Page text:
As head of Suhrkamp Verlag, a premier German publishing house, Siegfried Unseld is eminently qualified to write about the relationship between authors and their publishers—and he does so here with engaging partisan enthusiasm. Long familiar with what he terms the Janus-headed nature of the publishing profession, Unseld considers the dual responsibilities of a publisher: in one direction, his responsibility for the material success of his firm; and in the other, his responsibility to the intellectual ideals and spiritual requirements of his authors.
Through close examination of four writers, Unseld shows how the author's personality can affect the publisher's dilemma. Hermann Hesse, by virtue of his loyalty and his desire for financial independence, enjoyed an exemplary relationship with his publishers. With Bertolt Brecht it was all confusion; with Rainer Maria Rilke, a one-author-one-publisher lifetime alliance; with Swiss poet Robert Walser, a mire of difficulties ("Each book printed," he once said, was "a grave for its author").
Authoring the Past surveys medieval Catalan historiography, shedding light on the emergence and evolution of historical writing and autobiography in the Middle Ages, on questions of authority and authorship, and on the links between history and politics during the period. Jaume Aurell examines texts from the late twelfth to the late fourteenth century—including the Latin Gesta comitum Barcinonensium and four texts in medieval Catalan: James I’s Llibre dels fets, the Crònica of Bernat Desclot, the Crònica of Ramon Muntaner, and the Crònica of Peter the Ceremonious—and outlines the different motivations for the writing of each.
For Aurell, these chronicles are not mere archaeological artifacts but rather documents that speak to their writers’ specific contemporary social and political purposes. He argues that these Catalonian counts and Aragonese kings were attempting to use their role as authors to legitimize their monarchical status, their growing political and economic power, and their aggressive expansionist policies in the Mediterranean. By analyzing these texts alongside one another, Aurell demonstrates the shifting contexts in which chronicles were conceived, written, and read throughout the Middle Ages.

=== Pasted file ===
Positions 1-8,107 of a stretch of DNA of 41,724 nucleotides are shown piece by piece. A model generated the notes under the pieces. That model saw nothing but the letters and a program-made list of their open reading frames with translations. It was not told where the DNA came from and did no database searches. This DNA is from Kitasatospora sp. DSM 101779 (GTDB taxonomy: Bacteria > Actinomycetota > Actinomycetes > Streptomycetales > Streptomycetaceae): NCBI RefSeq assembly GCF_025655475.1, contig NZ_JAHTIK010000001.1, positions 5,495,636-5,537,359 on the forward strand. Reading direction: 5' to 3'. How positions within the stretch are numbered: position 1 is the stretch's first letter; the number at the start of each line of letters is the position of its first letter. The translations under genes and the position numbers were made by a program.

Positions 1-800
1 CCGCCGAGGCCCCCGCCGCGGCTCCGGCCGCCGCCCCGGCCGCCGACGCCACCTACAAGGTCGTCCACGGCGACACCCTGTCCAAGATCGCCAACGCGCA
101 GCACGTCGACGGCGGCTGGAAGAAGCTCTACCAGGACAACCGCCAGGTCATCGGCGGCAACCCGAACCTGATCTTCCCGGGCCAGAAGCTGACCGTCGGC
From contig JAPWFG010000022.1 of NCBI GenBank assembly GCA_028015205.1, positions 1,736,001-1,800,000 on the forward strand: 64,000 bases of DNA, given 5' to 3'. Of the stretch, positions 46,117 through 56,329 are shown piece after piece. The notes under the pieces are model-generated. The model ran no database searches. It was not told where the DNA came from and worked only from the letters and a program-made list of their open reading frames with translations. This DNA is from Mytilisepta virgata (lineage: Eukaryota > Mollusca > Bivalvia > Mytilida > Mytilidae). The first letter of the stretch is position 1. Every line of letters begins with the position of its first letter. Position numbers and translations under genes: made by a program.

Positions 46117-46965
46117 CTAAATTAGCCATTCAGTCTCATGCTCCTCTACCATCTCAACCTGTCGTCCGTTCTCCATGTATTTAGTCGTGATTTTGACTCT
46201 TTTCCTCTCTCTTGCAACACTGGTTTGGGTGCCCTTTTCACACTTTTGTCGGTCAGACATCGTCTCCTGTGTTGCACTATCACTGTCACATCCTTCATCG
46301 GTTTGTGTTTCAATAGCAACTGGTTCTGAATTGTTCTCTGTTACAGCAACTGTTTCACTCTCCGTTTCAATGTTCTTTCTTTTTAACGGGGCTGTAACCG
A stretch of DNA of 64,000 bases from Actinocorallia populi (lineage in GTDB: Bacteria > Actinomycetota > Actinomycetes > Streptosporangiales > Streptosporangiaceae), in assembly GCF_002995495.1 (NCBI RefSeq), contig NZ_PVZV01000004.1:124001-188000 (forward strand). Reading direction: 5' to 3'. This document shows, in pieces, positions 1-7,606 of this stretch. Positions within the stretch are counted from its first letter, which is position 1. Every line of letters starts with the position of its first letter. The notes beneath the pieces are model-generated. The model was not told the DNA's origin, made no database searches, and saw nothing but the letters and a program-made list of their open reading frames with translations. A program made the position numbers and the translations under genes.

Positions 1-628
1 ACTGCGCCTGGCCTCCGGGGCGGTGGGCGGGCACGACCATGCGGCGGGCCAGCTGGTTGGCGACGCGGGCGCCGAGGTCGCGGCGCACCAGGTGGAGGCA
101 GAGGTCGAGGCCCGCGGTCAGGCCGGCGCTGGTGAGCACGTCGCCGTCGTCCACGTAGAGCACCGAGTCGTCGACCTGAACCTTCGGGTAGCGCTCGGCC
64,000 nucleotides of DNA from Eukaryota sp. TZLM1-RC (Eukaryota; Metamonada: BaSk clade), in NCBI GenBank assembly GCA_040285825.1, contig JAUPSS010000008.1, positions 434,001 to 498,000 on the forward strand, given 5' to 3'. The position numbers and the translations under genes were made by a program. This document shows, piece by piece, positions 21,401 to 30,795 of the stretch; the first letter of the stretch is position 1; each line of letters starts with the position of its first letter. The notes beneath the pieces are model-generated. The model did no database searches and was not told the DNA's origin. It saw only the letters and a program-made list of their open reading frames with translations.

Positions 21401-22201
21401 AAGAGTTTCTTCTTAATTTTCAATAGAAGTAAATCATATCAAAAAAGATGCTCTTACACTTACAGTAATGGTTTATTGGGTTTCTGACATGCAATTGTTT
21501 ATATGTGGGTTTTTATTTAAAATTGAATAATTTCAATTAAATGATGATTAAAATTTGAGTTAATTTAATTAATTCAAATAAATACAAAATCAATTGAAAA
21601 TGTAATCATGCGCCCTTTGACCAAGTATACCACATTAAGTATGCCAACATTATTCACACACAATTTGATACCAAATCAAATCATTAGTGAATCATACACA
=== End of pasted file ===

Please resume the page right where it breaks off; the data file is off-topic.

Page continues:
The first study of its kind to make medieval Catalonian writings available to English-speaking audiences, Authoring the Past will be of interest to scholars of history and comparative literature, students of Hispanic and Romance medieval studies, and medievalists who study the chronicle tradition in other languages.
Cities both near and far communicate in a variety of ways. Travel between, through, and among urban centers initiates contact, and cities themselves are sites of ever-changing cultural and historical encounters. Predictable and surprising challenges and opportunities arise when city borders are crossed, voices meet, and artistic traditions find their counterparts. Using the Latin word for “translation,” translatio, or “to carry across,” as a point of departure, Avenues of Translation explores how translation perpetuates, diversifies, deepens, and expands the literary production of cities in their greater cultural context, and how translation shapes an understanding of and access to a city's past and present literary and cultural practices. Thinking about translation and the city is a way to tell the backstories of the cities, texts, and authors that are united by acts of translation.
Published by Bucknell University Press. Distributed worldwide by Rutgers University Press.
The Axion Esti is probably the most widely read volume of verse to have appeared in Greece since World War II and remains a classic today. Those who follow the music of Greek composer Mikis Theodorakis have been especially drawn to Odysseus Elytis's work, his prose is widely considered a mirror to the revolutionary music of Theodorakis. The "autobiographical" elements are constantly colored by allusion to the history of Greece, thus, the poems express a contemporary consciousness fully resonant with those echoes of the past that have served most to shape the modern Greek experience.